These covers are variant covers, but the first one shown is in the top row of Google Image results. It’s a highly seen cover. And even if wasn’t, it’s something being sold to stores to sell to people. This isn’t the story that will empower trans kids, no. This is a story that is written from a place of privilege. It may be, and likely is, made with all of the best intentions, but to be transported to a world of high drama isn’t the story that should be highlighting “The first trans superhero story in print comics” as the book was promoted by certain outlets (that title belongs to Coagula from Doom Patrol).  This land of high drama is just a place where everything is bad, bad things happen, and things are just destined to be bad always it seems. This symbol should be a promise, a promise that any trans person who grabs this at a comic shop is going to be empowered, and that any ally will see their friends within as the heroes they are.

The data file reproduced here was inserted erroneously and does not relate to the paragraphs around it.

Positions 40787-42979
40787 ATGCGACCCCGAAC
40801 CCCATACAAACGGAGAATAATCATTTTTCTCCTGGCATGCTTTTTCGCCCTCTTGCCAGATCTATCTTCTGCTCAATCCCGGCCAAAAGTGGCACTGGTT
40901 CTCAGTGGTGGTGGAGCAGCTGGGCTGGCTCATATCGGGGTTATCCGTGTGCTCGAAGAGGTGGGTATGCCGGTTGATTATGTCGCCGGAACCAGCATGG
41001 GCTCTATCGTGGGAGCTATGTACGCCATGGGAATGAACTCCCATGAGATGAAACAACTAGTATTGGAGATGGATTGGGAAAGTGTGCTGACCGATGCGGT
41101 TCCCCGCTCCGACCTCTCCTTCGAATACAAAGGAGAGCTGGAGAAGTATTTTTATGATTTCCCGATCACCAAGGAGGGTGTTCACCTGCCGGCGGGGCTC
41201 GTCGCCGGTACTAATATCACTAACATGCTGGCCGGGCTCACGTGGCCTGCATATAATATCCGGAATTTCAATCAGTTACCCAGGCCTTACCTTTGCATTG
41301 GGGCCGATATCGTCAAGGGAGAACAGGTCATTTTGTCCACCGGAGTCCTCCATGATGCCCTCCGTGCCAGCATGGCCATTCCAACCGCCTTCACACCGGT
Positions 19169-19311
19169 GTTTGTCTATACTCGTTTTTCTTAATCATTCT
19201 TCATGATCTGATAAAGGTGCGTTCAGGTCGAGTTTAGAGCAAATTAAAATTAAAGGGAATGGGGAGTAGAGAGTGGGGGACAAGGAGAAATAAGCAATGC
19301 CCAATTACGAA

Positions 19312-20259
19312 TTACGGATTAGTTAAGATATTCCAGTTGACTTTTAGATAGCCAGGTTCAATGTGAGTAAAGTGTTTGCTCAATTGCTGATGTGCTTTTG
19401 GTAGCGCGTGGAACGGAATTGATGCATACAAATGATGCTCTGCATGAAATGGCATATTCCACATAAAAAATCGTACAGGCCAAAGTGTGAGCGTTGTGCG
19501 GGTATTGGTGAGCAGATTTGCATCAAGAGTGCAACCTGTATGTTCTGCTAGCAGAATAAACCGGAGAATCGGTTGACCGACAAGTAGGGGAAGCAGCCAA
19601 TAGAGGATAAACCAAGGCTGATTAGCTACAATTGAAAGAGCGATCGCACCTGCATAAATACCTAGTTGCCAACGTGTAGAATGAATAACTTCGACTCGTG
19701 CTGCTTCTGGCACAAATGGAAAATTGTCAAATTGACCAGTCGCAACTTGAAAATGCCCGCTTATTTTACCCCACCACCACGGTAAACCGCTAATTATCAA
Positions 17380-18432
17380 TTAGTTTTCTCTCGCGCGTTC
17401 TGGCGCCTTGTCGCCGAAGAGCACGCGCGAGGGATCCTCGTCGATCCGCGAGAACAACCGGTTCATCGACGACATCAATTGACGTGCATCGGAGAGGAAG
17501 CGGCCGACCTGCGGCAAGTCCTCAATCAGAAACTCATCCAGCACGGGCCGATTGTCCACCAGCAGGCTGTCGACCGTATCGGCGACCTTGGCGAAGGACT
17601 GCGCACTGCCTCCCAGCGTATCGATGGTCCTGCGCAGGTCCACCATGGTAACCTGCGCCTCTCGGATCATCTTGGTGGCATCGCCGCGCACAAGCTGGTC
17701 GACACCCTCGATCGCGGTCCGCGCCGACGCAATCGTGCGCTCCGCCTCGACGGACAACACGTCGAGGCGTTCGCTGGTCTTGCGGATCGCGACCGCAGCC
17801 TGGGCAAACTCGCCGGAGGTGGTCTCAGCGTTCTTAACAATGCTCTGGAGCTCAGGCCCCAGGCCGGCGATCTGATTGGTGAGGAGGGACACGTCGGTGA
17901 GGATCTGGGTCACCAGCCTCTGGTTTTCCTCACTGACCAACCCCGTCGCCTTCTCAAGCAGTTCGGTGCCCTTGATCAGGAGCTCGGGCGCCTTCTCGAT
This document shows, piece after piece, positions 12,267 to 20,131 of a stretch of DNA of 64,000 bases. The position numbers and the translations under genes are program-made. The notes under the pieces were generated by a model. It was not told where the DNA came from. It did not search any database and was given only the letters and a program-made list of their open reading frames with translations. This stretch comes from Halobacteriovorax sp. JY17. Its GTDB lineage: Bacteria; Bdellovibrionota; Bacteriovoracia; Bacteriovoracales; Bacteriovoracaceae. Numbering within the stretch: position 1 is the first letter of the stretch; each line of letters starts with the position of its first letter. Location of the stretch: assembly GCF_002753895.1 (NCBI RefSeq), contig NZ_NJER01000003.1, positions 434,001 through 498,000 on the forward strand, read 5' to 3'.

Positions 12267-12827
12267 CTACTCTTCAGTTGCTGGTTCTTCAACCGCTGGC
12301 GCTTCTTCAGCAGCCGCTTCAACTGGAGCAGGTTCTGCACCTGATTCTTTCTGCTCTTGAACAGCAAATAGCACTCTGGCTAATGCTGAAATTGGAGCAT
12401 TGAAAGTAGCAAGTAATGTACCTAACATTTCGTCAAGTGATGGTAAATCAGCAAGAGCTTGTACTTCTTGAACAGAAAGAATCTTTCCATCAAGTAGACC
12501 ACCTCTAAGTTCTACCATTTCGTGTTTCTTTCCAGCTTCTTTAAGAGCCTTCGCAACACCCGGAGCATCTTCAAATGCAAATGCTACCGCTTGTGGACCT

Ugh, this variant cover is somehow even less excusable. A North Carolina comic shop commissioned this cover for the book after the anti-trans “bathroom bill” passed. We see a discarded cthulhu bathroom sign, and an ant head man sign? While the intention here might have been to show Chalice fighting for gender neutral bathrooms, the jokes are at the expense of trans people. Trans people are not elder gods. If we were, we wouldn’t be dealing with the shit going on in the world today. Equating us with being of myth is to further the idea that trans people aren’t people.